Dementias are one of those medical conditions that impact individuals as well as the people around them, including their caregivers.
Though every situation is a little different, people with certain dementias, such as Alzheimer’s disease, may follow a standard route of progression, from diagnosis to death. When they reach certain stages and how long they stay in each stage varies by person.
The team at Accredited Home Care includes many employees who have experience working with Alzheimer’s clients because this condition is becoming more and more common.
Our company is always looking for people interested in working closely with clients with dementia. Providing home health care on a regular basis can be an opportunity to see the different stages in action, including how clients act and respond, and how the people around them act and respond.
In some ways, dementia clients need the same level of health care as any other client with any other condition. But in other ways, Alzheimer’s disease clients, especially those with more advanced symptoms, may require different skills.
A home health care provider may not be assigned to a client until their symptoms are especially noticeable. Up until this point, they or their family members may have been able to provide adequate care for them in a safe environment when they didn’t have as many symptoms.
But at a certain point, the condition of their brains and body was such that home health care provided by professionals may have been strongly recommended.
This means the client is already likely long past some of the basic symptoms such as “occasional confusion” or “occasional problems speaking or writing.”
Clients needing home health care may be at a more moderate stage, but not yet at the point where they need to relocate to an assisted living facility.
However, at any point, this status could change, and a home health care provider may ultimately provide observations and recommendations to families that they should consider moving their loved one to a facility that can provide a higher level of care.
The National Institute on Aging said that some of the more moderate signs of Alzheimer’s disease include greater memory loss, problems learning new things and organizing thoughts, and problems performing tasks with multiple steps.
People are also prone to impulsive, unusual behaviors like getting angry faster, swearing, or taking off clothes for no reason.
It’s at the moderate stage where wandering may take place along with high levels of agitation. It’s when muscles start working independently so there are more muscle twitches.
Eventually, these moderate symptoms could move into the area of “serious symptoms” where some or all of these moderate behaviors me more pronounced and severe.
The NIA said that advanced signs of Alzheimer’s disease can include:
- Difficulty speaking
- Increased risk of skin infections
- Increased need for sleep – they may no longer have the energy or desire to get up and move around.
The Alzheimer’s Association is a national organization that helps with awareness and fund-raising. It is a useful resource for anyone who interacts with Alzheimer’s patients, from family members to caregivers. It suggests that health providers may often need to change how they interact with advanced Alzheimer’s patients, especially in comparison with other home health clients.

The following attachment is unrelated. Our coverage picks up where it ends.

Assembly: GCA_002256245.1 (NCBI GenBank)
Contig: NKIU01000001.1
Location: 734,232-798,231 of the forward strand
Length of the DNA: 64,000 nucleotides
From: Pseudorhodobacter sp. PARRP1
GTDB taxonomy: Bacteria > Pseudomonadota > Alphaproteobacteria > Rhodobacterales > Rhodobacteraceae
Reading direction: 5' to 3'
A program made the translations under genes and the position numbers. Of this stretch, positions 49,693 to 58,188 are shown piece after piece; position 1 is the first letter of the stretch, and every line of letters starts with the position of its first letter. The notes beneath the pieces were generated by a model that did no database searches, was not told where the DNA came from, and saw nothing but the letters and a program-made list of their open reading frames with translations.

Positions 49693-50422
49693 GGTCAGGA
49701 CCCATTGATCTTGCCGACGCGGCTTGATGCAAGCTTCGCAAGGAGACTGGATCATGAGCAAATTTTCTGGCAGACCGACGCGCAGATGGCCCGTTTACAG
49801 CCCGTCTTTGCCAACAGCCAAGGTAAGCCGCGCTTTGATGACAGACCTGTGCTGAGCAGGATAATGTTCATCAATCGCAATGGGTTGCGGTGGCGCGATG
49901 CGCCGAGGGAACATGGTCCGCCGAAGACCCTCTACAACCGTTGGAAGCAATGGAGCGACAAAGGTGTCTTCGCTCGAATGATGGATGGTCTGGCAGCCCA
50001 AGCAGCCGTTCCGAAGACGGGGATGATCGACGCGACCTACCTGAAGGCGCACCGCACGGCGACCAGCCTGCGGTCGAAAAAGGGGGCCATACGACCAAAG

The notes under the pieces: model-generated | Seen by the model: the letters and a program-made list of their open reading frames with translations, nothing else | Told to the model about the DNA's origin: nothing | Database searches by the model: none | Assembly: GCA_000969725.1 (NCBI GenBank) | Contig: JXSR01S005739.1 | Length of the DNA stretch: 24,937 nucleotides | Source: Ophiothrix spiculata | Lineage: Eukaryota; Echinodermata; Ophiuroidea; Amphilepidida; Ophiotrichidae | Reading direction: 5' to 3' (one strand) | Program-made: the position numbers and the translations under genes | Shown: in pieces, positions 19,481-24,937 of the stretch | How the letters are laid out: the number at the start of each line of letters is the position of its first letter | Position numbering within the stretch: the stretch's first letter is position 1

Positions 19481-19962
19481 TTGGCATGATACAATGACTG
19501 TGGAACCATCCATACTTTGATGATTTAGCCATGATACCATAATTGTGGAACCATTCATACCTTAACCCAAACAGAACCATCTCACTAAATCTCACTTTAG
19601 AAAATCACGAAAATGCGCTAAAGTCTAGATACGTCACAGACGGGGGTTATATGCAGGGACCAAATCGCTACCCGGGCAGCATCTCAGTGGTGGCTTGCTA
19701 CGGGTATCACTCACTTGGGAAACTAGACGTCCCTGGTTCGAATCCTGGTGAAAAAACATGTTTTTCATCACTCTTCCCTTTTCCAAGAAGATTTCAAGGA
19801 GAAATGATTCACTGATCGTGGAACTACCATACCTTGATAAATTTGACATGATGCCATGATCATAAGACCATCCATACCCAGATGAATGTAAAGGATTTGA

This is due to how a client’s brain is working – they may understand you but will no longer be able to respond properly by speaking or writing clearly.
Advanced patients especially are no longer able to form words or complete thoughts. So there might be simple grunts or groans.
Even at the moderate stage, they may forget words or the meaning of words. This can lead to disruptions in the train of thought while they think of the right word or remind themselves what they’re talking about or trying to ask for.
Sentences may become choppy or incomplete as their thoughts change. They may have to rely more on gestures or short commands since they are unable to express longer thoughts.
As expected, these kinds of changes in how verbal someone is can be frustrating, especially if they considered themselves well-spoken in the past. They could get frustrated trying to get the right words out, especially if the person they’re talking to is having difficulty understanding them.
It may require charade-like games for a simple thought which can eventually be tiring and can explain why some people at this stage start to communicate less.
Providers, family members, and loved ones should be aware of how difficult this situation can be for the person with Alzheimer’s disease. They should make the effort to make sure they give them their full attention and be patient as they get the right words out. They also shouldn’t push with too many questions or confusing requests at once.
If someone is putting all their mental effort into answering questions, they could easily feel overwhelmed if there are multiple questions at once.
The Alzheimer’s Association is always looking for opportunities to educate, raise money, and help patients at a local or global level. For instance, June is Alzheimer’s and Brain Awareness Month. September is World Alzheimer’s Month when providers are encouraged to wear purple and offer programs in their communities.